'Randolph Stow (1935-2010) prefaced his novel To the Islands with this quotation [see epigraph below] drawn from the writings of his great great uncle. Coming from an island that is also a continent, where 'arguably, 'island-ness' was and still is at the core of the Australian worldview' (Davies and Neuenfeldt, 2004: 137), the notion of 'island', sometimes imaginary, sometimes having a geographical precision, is manifest in Stow's writings in many different ways. An aura of mystery pervades all of his novels, the sea is often present, and there are recurring themes of isolation and boundedness.' (Author's introduction)

The Sorrows of Young Randolph : Nature/ Culture and Colonialism in Stow’s Fiction Paul Sharrad , 2012 single work criticism
— Appears in: Kunapipi , vol. 34 no. 2 2012; (p. 10-22)
'Helen Tiffin has worked consistently around the possibilities of dismantling the structures and habits of thought of colonialism. In doing so, she has investigated possibilities of counter-formations: to literary canons, to the assumptions underlying canons (1993), to history and its narrative modes (1983), and to colonialist discourse (1987). As her work has progressed, the demolition job on prejudicial boundaries between self and other has shifted direction from place to race to gender and thence to examining the boundaries between humans and nature, people and animals (2001). Throughout, her literary focus has been consistently on the Caribbean, but she has also analysed aspects of the Australian writer, Randolph Stow, notably Tourmaline (1978) and Visitants (1981). Her interest at the time was in texts that worked to undo Eurocentric colonialism, but if she revisited his work now, she might well look at how Stow’s work shows connections between post/colonial cultures and problematic relations between humans and nature. What follows is a sketch of a reading.' (Publication summary)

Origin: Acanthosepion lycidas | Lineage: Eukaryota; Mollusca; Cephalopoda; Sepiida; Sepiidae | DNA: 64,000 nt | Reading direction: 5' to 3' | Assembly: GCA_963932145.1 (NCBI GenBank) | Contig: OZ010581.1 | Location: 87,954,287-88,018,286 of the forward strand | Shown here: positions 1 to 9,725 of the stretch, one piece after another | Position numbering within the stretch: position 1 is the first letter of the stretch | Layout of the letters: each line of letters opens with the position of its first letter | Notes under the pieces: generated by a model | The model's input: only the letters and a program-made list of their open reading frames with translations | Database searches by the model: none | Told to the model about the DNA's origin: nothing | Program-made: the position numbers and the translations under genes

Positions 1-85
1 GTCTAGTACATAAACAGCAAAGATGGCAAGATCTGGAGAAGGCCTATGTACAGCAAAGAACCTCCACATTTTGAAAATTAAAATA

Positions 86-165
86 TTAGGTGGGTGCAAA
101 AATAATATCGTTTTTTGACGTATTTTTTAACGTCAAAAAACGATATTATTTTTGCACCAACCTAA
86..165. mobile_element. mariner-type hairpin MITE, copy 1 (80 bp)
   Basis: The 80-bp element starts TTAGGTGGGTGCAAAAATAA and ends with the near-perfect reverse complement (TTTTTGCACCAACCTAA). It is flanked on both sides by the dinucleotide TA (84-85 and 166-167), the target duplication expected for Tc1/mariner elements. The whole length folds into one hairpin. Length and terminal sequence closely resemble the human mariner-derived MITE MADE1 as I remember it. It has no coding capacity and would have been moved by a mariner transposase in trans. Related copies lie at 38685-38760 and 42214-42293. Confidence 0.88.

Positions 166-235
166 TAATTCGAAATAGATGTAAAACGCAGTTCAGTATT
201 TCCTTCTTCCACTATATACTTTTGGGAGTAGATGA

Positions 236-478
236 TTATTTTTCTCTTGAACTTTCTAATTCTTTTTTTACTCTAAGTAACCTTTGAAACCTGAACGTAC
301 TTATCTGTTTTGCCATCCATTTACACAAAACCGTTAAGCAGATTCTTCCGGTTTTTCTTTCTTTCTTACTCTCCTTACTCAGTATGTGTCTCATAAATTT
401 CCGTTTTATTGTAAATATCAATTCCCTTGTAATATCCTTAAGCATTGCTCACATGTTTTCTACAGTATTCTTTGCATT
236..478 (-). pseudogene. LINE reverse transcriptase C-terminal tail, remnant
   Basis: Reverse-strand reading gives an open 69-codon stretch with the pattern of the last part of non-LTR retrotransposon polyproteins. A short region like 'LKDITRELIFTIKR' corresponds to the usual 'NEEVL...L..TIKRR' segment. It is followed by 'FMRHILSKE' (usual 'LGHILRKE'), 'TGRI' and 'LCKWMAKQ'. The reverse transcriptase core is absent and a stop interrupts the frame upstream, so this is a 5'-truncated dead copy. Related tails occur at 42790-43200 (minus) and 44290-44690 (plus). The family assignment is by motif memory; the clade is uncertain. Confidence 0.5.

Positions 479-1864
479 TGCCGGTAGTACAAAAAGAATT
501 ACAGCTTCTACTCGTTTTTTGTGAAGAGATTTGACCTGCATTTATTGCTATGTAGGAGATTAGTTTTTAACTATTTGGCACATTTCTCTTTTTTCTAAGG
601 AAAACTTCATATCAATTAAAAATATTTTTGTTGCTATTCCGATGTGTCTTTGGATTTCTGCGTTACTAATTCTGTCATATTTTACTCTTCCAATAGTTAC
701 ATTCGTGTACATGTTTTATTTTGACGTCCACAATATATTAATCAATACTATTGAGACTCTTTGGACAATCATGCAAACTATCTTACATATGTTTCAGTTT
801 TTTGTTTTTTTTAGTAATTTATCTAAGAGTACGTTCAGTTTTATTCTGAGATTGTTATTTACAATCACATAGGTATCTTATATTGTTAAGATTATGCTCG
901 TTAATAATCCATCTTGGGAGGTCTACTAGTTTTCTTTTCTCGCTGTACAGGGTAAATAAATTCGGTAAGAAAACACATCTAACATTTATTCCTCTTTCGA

The Solid Mandala and Patrick White’s Late Modernity Nicholas Birns , 2011 single work criticism
— Appears in: Transnational Literature , November vol. 4 no. 1 2011;